The Lowdown: Industry 2016
Industry is one of only a few Product-specific conferences. Considering attending next year? Here was my experience.
The Headliner: Ken Norton, Google Ventures Partner
If Product Management were literature, Ken Norton would be Shakespeare. Or Chaucer. (Note: my knowledge of literature is broad but not deep). His writing is bristling with product insights and his reading list is the stuff of legends. He discussed planning for disruptive innovations by shifting perspective to the long term. Ken was also a joy to watch, presenting a mesmerizing mix of metaphors, personal stories, and data.
Main takeaway: Try strategizing 30 years ahead — it will allow you to plan for large technological, social and economic trends without getting bogged in the details of specific technology.
The Wildcard: Graham Veysey, Founder of ManCan
Graham Veysey is a whirlwind of a person. He transformed six abandoned acres in downtown Cleveland into the Ohio City Farm project and a set of decrepit warehouses into the trendy Hingetown neighborhood. Graham’s talk focused on ManCan, which is his project to make the Bud Light of wines: dependable, standardized, budget-friendly wine in a can.
Main takeaway: Just do it. There’s something inspiring about a man with the life motto “why the hell not?”
Honorable Mention: Andy Sparks, founder of Mattermark
Andy participated in several failed projects, finally founding a startup blog to “kill TechCrunch”. Then his team had the crucial insight that investors would pay for the database they were using to write the posts. His talk was a reminder of what it feels like when a product finds you.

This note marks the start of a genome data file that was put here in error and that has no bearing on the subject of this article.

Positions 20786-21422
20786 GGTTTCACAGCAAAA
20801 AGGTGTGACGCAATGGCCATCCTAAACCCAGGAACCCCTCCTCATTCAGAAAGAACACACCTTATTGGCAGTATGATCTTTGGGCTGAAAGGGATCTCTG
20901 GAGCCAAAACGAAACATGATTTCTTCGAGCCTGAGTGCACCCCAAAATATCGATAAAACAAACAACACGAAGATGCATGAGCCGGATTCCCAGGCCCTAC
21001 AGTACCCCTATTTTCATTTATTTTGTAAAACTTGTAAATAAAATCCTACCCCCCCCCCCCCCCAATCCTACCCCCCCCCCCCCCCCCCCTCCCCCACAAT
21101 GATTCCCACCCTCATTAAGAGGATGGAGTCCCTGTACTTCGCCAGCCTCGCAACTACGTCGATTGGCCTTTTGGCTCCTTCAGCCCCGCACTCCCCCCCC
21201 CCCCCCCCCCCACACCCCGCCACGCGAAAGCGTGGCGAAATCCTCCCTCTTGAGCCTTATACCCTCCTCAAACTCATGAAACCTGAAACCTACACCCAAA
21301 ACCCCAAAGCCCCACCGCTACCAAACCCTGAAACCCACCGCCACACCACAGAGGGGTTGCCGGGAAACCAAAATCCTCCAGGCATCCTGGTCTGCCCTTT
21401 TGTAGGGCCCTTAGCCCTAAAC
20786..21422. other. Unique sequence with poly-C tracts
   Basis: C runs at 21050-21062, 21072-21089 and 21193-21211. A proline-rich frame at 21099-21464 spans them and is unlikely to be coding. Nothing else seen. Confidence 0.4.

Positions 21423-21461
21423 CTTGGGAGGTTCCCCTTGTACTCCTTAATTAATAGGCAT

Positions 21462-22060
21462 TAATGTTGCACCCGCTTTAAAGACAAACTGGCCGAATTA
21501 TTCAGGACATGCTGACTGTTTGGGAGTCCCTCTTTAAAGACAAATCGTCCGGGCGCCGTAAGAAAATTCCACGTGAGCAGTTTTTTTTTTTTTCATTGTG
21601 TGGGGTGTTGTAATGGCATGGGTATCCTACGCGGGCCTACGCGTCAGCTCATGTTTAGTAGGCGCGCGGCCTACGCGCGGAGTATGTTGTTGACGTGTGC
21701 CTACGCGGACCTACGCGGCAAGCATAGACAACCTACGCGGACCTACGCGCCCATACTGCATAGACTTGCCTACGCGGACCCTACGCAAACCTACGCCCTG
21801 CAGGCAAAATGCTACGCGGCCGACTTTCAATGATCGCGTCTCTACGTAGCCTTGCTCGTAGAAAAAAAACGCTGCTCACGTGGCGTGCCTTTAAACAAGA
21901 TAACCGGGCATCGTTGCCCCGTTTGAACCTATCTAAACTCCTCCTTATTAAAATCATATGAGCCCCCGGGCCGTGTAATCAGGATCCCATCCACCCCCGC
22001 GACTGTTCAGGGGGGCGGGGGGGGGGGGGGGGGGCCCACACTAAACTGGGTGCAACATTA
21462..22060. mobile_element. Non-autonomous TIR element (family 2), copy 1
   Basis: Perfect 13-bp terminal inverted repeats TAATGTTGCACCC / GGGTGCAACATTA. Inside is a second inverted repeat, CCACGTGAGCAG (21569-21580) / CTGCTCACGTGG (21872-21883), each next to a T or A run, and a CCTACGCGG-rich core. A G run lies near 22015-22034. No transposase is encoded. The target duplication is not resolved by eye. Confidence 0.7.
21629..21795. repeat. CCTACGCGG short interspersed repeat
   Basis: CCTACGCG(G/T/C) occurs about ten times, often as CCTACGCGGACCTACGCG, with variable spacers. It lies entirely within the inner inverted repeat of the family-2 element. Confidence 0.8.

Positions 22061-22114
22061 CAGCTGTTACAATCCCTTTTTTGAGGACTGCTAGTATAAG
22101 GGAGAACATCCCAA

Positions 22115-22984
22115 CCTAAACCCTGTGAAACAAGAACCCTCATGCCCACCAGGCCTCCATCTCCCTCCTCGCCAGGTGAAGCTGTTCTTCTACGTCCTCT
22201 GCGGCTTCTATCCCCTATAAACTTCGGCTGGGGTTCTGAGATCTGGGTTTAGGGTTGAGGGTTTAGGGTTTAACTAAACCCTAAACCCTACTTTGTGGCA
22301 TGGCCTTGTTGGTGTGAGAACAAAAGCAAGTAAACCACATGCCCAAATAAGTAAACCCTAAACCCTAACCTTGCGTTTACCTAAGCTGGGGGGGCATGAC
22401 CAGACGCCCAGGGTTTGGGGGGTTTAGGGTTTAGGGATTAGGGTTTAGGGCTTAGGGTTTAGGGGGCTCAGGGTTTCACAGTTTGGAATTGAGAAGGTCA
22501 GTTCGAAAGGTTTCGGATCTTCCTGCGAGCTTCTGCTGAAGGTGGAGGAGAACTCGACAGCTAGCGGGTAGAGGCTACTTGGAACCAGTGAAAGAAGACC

- Nice venue. The conference was held at the Music Box Supper Club. I got the opportunity to watch trains take jobs out of Cleveland while sitting by the water and sipping a ManCan. Perfection!
- Cozy attendee base. Only a few hundred Product people attended, so it was easy to get to know other attendees.
- Good length. The conference is about a day and a half long, which is about how long you can be innovative and network at the same time before exploding into a firey ball of exhaustion. Or maybe that’s just me.
- Better for newbies. Through a mixture of reading, experience, and TA’ing at General Assembly, I was familiar with a lot of the content presented at this conference. Many of the stories were still entertaining and inspiring, but it would have blown my mind during my first year of Product Management.
- Access to Speakers. There are “Talk Shops” after the presentations where the speakers answer questions in a more casual environment. Many speakers also hang around during the rest of the conference. This is a conference where you have the chance to talk to someone incredible.
My verdict: I felt invigorated after the conference, and would definitely go next year to end a product thinking rut. I especially recommend this conference for new Product Managers and PMs in the Midwest.
Industry was started two years ago by the intrepid Mike Belsito and Paul McAvinchey, two Product people who built a Product Conference because the kind of conference they wanted to go to didn’t yet exist. It’s hosted in Cleveland, and a few hundred folks attended this year.